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Credit Scores Explained
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Credit Scores Explained

There are various credit score models available. Some credit scores are free and accessible by consumers. These scores are often referred to as “education scores” because they educate a consumer on broadly understanding their debt and help guide them on ways to improve their score. These education scores, however, are not the same scores that lenders rely on to determine creditworthiness.

To help determine creditworthiness for an NJCLASS family loan, HESAA utilizes the FICO™ 10 credit score which is based on Equifax data. While consumers can request their FICO™ score from Equifax, there is generally a fee. It is also important to remember that credit scores are dynamic and can change daily based on a consumer's buying habits.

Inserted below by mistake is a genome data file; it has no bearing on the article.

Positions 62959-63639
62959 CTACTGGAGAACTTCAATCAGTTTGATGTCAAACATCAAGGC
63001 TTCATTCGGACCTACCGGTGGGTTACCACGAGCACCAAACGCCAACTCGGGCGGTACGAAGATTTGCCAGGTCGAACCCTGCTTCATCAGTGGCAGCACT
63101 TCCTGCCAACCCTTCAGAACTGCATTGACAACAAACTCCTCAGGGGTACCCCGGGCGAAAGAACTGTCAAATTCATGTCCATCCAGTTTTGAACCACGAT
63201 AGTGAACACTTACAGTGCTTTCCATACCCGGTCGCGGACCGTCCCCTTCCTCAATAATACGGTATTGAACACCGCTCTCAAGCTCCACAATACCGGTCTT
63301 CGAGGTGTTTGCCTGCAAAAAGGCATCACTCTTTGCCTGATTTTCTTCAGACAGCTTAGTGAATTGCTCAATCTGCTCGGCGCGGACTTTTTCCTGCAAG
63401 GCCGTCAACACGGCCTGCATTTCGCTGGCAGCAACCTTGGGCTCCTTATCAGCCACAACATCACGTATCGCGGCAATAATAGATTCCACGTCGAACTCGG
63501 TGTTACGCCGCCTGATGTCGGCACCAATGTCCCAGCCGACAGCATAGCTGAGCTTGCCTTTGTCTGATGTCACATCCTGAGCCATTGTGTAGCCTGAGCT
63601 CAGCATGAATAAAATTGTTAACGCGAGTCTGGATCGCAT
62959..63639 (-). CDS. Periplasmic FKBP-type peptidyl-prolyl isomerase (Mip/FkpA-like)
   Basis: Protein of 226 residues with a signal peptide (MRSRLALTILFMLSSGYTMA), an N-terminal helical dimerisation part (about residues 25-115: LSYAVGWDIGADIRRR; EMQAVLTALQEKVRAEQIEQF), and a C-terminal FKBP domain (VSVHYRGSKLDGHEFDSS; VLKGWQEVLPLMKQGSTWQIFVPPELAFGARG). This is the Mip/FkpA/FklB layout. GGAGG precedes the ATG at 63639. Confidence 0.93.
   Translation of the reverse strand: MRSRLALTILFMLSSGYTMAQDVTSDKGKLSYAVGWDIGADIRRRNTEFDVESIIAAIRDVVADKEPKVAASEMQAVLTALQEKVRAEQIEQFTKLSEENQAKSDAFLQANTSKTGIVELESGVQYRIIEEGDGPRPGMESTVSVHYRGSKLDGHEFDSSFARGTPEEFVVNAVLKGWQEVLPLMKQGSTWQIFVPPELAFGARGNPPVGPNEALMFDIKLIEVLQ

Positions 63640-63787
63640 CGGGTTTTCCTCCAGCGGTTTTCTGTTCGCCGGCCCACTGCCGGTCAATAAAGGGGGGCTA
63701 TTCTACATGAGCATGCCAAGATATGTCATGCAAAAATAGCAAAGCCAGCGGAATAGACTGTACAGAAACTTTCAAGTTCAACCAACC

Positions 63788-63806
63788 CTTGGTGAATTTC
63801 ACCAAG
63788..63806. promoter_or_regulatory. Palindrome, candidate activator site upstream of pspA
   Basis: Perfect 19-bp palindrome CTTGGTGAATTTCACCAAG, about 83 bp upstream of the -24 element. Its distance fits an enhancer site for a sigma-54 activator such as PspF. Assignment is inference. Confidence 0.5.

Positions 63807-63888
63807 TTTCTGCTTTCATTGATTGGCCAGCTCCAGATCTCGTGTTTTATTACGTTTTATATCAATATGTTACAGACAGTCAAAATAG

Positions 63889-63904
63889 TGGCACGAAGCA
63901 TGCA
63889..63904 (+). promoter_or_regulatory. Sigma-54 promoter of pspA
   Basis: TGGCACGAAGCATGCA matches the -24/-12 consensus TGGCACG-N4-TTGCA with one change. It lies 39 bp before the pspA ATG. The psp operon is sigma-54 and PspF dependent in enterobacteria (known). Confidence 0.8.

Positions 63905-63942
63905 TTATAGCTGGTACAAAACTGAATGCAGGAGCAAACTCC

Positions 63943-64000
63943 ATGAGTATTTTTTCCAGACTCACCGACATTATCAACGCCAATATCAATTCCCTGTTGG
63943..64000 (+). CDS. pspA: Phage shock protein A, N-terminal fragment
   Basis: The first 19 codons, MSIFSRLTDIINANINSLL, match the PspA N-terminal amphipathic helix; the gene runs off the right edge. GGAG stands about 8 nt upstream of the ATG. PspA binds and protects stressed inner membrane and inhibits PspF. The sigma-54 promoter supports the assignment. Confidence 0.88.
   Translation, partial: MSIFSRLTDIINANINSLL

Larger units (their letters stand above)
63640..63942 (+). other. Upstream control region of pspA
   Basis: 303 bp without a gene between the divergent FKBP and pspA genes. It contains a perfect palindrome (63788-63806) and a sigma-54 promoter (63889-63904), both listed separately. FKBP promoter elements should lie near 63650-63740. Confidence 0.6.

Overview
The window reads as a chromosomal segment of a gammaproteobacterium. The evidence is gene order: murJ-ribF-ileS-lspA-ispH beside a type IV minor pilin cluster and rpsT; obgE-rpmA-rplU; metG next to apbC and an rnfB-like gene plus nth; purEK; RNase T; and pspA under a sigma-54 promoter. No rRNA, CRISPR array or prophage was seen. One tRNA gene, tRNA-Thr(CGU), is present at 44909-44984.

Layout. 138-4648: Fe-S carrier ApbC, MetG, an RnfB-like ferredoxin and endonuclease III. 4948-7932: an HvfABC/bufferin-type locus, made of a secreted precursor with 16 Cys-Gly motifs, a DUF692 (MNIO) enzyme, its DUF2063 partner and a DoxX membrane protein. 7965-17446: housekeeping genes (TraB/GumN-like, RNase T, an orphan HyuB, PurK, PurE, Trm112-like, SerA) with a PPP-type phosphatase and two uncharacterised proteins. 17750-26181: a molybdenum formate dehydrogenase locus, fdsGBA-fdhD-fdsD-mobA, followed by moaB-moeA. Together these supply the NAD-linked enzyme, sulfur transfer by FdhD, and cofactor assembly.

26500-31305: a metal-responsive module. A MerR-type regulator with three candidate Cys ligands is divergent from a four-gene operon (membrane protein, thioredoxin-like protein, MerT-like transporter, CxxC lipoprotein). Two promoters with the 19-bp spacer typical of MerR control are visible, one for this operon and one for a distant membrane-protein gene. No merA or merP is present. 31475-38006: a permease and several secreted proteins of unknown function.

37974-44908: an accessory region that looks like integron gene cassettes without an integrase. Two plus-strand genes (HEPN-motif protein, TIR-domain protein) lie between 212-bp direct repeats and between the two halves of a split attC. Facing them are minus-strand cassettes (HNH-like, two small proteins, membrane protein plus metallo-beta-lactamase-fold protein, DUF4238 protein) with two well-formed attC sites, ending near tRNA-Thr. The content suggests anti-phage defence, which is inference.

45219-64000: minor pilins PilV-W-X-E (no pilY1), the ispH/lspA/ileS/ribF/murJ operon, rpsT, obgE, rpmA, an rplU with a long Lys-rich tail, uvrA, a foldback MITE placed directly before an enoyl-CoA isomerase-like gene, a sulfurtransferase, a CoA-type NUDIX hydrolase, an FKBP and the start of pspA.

Each of the credit monitoring companies has their own proprietary formula. This means the model used by a mortgage lender will not be the same model used by a car dealer or by a student loan lender. For example, if a consumer has missed several car payments or shows a pattern of late payments, this could carry extra weight when calculating the credit score by a car dealership.

FICO™ scores are generally calculated using five data points that are in your credit report with varying weight given to each: Satisfactory Payment History (35%), Outstanding Balance (30%), Length of Credit History (15%), Types of Credit (10%), and Recent Inquiries for Credit (10%).

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credit score chart